Thus, under civilian law, there’s a strong argument that Fury was acting to defend innocent bystanders from the unjustified actions of the Council.

III. Conclusion

No matter how you slice it, Fury’s actions were probably justified.  Thanks again to Nick and Jason for their help with this post!

Spider-Man and Likeness Rights

Today we have a question from Hurley, who writes:

In [Ultimate Spider-Man #109]  Wilson Fisk, A.K.A. the Kingpin, points out to Spider-Man that the costume he wears and his name were given to him by a now-defunct wrestling company. Kingpin bought said company [in issue #106], which he says gives him merchandising rights to all things Spider-Man related. Clothing, toys, etc. Is this legally correct?

(If you’re interested, this storyline is collected in Ultimate Spider-Man vol. 18.)

Here’s the complete history: As usual, Spider-Man tried to make some extra money on the wrestling circuit.  The company that organized the matches was Hercules Wrestling, Inc., and apparently Parker signed away the Spider-Man name and merchandising rights to Hercules.  Later, a Spider-Man movie came out, and the studio managed to prevent Hercules from putting out Spider-Man merch, resulting in Hercules going bankrupt.  Apparently a company called C and C Licensing picked up the rights from Hercules in bankruptcy. C and C is a subsidiary of GG Enterprises, which Fisk purchased.  Thus, through this chain of subsidiaries, Fisk owns the rights to the Spider-Man name as well as the licensing rights for his likeness.  As a result, Fisk actually wants Spider-Man to keep doing his thing because Fisk makes more money from the merchandise sales than he loses from Spider-Man meddling in his affairs.  Pretty villainous, eh?

There are three major questions here.  First, what rights are involved, exactly?  Second, could Fisk have purchased them that way?  Third, is Spider-Man really powerless to do anything about it?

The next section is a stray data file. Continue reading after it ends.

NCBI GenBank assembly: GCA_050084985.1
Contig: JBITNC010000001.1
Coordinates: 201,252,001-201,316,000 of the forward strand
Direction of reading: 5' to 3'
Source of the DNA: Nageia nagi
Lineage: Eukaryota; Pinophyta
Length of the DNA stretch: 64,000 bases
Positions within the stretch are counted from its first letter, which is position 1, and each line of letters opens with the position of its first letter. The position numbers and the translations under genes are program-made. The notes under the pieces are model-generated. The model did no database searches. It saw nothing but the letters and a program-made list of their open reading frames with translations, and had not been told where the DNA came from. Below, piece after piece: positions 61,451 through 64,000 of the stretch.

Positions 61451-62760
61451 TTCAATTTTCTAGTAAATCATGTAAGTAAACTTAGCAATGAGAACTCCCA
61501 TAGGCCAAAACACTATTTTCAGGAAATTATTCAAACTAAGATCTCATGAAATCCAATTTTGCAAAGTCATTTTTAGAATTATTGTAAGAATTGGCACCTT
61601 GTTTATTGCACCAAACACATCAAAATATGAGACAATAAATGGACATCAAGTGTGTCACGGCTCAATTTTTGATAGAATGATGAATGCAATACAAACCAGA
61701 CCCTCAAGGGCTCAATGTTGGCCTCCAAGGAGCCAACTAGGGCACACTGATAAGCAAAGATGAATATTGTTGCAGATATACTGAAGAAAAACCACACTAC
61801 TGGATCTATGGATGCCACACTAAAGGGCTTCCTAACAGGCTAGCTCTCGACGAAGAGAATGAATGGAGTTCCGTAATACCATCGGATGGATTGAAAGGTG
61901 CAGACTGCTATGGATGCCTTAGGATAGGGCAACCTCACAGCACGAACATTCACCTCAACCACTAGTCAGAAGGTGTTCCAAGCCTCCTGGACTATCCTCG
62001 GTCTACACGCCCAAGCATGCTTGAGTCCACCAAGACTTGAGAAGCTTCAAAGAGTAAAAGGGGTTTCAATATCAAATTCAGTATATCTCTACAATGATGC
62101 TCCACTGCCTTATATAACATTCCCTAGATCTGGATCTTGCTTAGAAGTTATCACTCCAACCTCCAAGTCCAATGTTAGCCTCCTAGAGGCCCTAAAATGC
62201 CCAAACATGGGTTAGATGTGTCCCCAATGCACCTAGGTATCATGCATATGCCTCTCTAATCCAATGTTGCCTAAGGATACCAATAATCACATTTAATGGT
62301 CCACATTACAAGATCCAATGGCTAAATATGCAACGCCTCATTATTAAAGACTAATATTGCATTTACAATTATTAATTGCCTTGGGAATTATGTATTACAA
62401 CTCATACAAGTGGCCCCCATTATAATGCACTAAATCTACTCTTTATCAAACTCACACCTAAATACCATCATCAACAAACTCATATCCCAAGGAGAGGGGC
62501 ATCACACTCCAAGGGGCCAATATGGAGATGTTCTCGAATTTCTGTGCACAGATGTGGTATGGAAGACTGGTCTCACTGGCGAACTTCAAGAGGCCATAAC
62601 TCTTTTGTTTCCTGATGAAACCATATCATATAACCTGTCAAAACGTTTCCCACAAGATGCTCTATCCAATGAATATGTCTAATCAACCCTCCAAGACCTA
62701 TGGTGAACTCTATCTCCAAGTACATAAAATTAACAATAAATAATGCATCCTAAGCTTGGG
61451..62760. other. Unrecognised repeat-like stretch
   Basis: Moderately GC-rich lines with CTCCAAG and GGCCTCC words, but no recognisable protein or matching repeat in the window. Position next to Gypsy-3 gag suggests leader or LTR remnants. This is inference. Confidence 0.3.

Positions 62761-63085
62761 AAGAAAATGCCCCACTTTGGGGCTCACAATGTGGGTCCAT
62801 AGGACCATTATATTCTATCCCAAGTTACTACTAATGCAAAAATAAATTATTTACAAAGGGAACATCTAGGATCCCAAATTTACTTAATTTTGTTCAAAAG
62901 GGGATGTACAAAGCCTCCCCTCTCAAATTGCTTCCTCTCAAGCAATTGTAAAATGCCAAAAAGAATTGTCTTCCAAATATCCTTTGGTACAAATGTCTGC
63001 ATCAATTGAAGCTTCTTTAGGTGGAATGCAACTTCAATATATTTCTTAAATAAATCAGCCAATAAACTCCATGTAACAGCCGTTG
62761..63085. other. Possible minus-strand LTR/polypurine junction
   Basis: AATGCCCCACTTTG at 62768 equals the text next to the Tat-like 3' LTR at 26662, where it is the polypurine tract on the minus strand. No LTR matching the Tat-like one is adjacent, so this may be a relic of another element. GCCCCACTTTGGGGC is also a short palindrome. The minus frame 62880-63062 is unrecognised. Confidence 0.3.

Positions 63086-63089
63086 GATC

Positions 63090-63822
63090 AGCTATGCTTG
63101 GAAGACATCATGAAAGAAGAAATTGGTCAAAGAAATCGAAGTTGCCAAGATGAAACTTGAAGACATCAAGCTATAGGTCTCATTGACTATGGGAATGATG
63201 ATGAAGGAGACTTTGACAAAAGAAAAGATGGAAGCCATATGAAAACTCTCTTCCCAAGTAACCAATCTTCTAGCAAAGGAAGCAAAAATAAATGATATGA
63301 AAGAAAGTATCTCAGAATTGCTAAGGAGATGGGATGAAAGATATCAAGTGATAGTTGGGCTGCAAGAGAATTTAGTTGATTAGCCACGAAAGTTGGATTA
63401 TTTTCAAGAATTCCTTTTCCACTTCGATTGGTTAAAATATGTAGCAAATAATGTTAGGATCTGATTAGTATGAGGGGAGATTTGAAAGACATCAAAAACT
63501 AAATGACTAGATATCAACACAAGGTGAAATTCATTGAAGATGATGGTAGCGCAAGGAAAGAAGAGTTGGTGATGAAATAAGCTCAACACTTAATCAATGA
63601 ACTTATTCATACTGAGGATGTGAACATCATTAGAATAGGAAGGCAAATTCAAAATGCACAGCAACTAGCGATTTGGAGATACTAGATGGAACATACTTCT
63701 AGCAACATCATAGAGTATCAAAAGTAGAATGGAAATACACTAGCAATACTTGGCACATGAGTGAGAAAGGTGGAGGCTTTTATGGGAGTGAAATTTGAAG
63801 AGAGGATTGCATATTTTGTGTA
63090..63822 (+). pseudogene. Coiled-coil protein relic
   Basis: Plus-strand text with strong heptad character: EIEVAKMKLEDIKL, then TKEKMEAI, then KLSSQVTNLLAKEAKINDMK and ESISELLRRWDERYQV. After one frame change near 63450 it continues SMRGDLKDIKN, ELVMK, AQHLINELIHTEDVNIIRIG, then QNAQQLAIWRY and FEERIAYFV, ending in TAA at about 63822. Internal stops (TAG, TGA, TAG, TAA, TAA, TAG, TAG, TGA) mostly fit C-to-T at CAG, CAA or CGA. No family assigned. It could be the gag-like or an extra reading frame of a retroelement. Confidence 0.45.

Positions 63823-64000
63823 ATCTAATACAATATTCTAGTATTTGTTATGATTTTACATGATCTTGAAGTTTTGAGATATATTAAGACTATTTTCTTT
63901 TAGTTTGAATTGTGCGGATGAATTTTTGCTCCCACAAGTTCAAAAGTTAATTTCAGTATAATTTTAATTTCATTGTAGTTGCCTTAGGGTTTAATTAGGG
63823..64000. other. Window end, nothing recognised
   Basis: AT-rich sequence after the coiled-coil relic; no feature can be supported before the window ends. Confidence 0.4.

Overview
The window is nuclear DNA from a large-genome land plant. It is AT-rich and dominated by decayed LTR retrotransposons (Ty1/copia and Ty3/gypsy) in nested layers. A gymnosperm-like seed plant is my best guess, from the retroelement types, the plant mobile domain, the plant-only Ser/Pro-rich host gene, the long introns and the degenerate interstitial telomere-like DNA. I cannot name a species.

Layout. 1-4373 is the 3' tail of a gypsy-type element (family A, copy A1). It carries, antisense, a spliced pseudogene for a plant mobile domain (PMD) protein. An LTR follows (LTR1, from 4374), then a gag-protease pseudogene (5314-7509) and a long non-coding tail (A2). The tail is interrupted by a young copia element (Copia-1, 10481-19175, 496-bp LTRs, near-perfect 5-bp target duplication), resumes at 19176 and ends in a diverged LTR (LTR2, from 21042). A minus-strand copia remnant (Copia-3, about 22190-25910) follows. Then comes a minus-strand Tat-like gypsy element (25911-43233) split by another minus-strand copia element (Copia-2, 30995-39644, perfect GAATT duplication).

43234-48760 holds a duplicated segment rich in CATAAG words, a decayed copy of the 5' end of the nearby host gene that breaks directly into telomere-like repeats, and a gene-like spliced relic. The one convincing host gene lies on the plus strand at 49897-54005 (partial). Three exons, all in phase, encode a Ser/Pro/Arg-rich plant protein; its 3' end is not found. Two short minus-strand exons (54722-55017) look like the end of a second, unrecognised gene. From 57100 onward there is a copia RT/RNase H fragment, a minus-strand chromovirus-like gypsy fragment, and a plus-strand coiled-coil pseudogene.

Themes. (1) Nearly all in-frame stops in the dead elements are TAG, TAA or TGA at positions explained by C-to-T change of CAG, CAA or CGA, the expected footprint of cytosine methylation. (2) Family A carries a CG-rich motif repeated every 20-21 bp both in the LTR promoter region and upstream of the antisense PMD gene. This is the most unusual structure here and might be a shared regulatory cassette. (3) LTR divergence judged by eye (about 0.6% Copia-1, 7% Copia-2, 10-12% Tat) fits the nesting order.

I. Name and Likeness Rights

Name and likeness rights generally fall under the right of publicity, which is something that we (and guest author Brad Desnoyer) have talked about before.  As Brad noted, the right of publicity “protects an individual’s ability ‘to control the commercial use of his or her identity.'” (quoting 31 Causes of Action 2d 121).  In Spider-Man’s case, the rights of publicity at issue would likely cover his “stage name” and his likeness.

Since this all happens in New York, we can use the New York right of publicity statute.  The statute covers a person’s “name, portrait or picture.” N.Y. Civil Rights Law § 51.  A “name” can include a stage name, if it “has become known to the public and identifies its bearer virtually to the exclusion of his true name.”  See, e.g., DeClemente v. Columbia Pictures Indus. Inc., 860 F.Supp. 30, 53 (E.D.N.Y. 1994).  Under this standard, Spider-Man would qualify, as he is nationally known as Spider-Man and is essentially unknown as Peter Parker.  And of course his image would qualify as a “portrait or picture.”

So the rights at issue are pretty much as described in the comics (at least at the beginning; later on Spider-Man refers to Fisk owning “his copyright,” which is not accurate, unless Spider-Man was engaging in a little fourth wall-breaking.).

II. The Chain of Title and IP Holding Companies